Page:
basic subjects for students in professional Faculties, particularly at the
undergraduate level. At the graduate
level, the Faculty of Graduate Studies
spans the University, ensuring a common standard of advanced studies.
The FACULTY OF ARTS is faced
with buoyant enrolments in its traditional disciplines in the humanities
and social sciences. This has been the
case in recent years despite considerable publicity in the press and elsewhere that has questioned the value of
the general B.A. degree in terms of
the employability of Arts graduates.
The Faculty has strong graduate programs in many fields, both at the
master's and doctoral level. The number of doctoral students in most programs has reflected the decline in
demand for post-secondary teachers.
Some master's programs, on the other
hand, have recently, expanded in response to demand for their graduates.
In areas where enrolments are stable,
or even declining, the emphasis in the
short term is being placed on the further development and improved
quality of existing programs.
In addition to a few new programs
in the humanities, social sciences, and
professional Schools in the Faculty,
the major development urged by the
Dean is increased emphasis on the
creative and performing arts. It is the
Dean's view that substantial development of the creative and performing
arts is justified by the developing market for graduates, by the lost opportunity to develop these programs in the
1960s when enrolments and finances
were generally buoyant, and by national priorities emphasizing the promotion of arts in Canada and the
training of Canadian artists. The proposed developments in the creative
UBC Reports/9 and performing arts involve substantial emphasis on "quasi-professional"
training for performance. The addition of several new Faculty members is
essential to these plans.
Other than the creative and performing arts, where a number of
program initiatives at both the undergraduate and graduate level is
underway, new programs requiring
additional faculty are, at the present
time, restricted to a master's program
in Archival Studies to be offered jointly by the School of Librarianship and
the Department of History, and a
Master of Arts program in Family
Sciences to be given by the School of
Home Economics. There are, in addition to these new programs that require new Faculty members, areas
such as Climatology, Music and Children's Literature that require additional faculty in order to meet the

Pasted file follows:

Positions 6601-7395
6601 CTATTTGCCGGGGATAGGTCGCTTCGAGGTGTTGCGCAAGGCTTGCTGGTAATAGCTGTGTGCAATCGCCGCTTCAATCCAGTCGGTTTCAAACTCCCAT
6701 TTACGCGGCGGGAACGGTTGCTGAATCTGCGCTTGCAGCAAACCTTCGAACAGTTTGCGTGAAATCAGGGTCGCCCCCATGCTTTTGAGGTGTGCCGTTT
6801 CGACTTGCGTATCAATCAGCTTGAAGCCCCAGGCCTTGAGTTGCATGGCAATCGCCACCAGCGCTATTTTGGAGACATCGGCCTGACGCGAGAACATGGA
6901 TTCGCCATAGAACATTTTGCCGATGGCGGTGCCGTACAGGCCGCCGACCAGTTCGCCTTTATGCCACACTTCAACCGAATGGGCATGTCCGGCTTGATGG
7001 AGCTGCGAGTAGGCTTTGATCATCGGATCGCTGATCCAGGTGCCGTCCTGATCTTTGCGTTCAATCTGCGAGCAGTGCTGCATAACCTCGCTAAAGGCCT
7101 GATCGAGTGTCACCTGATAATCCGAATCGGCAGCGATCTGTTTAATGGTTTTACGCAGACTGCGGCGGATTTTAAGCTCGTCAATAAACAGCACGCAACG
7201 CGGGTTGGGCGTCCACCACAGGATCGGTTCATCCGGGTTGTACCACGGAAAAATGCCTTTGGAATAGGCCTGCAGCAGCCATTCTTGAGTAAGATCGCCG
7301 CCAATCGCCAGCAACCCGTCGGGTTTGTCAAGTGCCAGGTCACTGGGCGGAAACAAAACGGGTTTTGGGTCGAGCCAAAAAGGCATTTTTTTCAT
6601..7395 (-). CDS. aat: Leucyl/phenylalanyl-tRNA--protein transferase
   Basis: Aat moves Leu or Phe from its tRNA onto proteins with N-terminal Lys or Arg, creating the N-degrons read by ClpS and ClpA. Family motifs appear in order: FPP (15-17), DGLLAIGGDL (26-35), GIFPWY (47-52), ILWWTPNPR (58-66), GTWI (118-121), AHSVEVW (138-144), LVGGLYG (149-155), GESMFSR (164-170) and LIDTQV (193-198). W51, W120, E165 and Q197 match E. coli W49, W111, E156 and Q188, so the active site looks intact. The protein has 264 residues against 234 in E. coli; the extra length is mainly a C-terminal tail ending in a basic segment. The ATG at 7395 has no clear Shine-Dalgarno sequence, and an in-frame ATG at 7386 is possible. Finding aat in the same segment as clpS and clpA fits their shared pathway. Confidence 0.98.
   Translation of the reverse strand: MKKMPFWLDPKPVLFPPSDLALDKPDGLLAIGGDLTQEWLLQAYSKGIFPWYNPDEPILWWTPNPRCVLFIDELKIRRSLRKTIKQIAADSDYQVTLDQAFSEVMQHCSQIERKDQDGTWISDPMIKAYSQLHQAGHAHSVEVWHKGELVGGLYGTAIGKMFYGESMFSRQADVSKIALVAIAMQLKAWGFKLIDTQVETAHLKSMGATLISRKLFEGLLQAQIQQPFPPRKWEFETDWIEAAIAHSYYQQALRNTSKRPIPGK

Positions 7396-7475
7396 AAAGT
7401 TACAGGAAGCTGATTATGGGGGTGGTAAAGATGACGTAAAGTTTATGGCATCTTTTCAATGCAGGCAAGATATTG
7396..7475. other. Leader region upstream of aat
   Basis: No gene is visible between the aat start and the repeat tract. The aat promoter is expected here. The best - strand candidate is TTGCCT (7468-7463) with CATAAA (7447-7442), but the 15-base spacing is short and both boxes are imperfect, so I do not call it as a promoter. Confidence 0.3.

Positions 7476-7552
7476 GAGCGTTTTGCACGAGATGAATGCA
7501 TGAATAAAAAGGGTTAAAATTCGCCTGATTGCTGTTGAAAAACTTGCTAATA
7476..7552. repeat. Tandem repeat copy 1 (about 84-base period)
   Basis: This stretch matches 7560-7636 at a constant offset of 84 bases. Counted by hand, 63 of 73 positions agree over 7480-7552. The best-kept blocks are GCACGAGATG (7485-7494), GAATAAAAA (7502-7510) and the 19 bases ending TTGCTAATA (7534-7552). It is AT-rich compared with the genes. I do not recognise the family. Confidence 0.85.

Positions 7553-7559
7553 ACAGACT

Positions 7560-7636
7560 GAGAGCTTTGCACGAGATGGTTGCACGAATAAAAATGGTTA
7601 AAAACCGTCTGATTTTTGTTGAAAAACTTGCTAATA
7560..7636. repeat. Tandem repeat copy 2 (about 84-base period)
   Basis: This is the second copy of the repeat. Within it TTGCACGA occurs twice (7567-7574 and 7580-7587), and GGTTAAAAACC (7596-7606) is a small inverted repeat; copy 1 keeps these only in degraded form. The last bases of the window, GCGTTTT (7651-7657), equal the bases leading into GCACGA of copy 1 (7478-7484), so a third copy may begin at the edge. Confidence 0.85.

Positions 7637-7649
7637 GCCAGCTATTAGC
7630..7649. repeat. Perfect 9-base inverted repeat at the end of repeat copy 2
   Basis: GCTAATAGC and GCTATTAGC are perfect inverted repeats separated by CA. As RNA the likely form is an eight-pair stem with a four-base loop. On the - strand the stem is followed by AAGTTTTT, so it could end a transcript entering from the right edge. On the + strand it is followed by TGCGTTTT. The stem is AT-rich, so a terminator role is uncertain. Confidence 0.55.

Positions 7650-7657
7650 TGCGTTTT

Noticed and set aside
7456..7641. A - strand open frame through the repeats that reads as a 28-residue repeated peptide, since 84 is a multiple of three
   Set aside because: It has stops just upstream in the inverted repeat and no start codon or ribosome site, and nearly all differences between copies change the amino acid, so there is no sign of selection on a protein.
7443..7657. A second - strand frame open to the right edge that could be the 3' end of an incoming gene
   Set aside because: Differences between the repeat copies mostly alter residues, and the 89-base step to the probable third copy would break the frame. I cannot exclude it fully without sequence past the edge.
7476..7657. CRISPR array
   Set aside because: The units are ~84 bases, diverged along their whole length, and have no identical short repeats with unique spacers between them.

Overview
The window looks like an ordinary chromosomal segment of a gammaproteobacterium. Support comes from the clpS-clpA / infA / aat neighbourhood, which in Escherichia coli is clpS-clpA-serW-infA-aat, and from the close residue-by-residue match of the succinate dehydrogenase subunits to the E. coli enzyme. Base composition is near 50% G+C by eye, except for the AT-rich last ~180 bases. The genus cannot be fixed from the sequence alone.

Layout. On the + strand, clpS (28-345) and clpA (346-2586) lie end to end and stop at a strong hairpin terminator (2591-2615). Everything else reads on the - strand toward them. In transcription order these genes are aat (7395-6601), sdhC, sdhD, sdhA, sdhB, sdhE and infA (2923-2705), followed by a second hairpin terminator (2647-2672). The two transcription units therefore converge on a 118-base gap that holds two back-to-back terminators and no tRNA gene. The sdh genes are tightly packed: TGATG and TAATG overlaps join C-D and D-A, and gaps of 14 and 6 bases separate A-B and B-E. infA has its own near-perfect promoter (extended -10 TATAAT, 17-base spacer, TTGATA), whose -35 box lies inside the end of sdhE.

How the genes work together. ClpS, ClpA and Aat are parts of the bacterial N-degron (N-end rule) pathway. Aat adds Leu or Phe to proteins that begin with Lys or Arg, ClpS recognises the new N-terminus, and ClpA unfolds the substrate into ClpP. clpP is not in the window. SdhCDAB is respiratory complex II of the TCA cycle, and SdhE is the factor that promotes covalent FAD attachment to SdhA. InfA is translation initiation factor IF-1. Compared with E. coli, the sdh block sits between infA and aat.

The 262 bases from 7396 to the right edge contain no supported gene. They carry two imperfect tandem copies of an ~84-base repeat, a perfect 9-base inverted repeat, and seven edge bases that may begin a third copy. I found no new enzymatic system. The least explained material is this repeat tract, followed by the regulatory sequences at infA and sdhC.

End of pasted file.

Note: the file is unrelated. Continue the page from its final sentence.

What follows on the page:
demand for graduates and handle existing enrolments.
most predictably, places strong emphasis on graduate studies and
research in pure science, which is the
basis for much of the character of
contemporary society, and from
which there is a demonstrable flow of
applications to the benefit of mankind. The University of British Columbia has strong science Departments that substantially bolster the
professional Faculties in which science
is a component. Looking to the future, the Faculty of Science particularly stresses the importance of
Computer Science, Oceanography
(recently transferred from Graduate
Studies), laser technology (in Chemistry and Physics), and coal geology
(in Geological Sciences). At a more
detailed level, there are many particular needs, reflecting the advance of
scientific knowledge across a broad
front. Aggregating Departmental
needs, the Faculty of Science has
many requirements for new faculty,
10/UBC Reports
staff, and a substantial amount of
new space.
STUDIES is University-wide in scope
and has a threefold role. It is concerned with academic policy for graduate work in all disciplines; it has administrative responsibility for graduate programs and graduate students;
and it has budget responsibility for a
small constellation of Institutes and
Centres in which research is a major
activity, plus the School of Community and Regional Planning. The Faculty is a logical administrative home for
innovative programs, especially of an
interdisciplinary nature, that may begin at the graduate level and subsequently be woven into the fabric of
the University. Oceanography, which
recently became a Department in the
Faculty of Science, is a good example.
There is no shortage of ideas for Institutes and Centres, a current proposal
being for a Centre for Gerontology
The Faculty has as a sustained objective, the maintenance of a high
quality of graduate work, which implies careful attention to admissions,
student programs and examinations.
With 3,000+ graduate students each,
the Universities of British Columbia
and Alberta share the largest graduate enrolments in western Canada.
The growth of the graduate student
enrolment is critically dependent on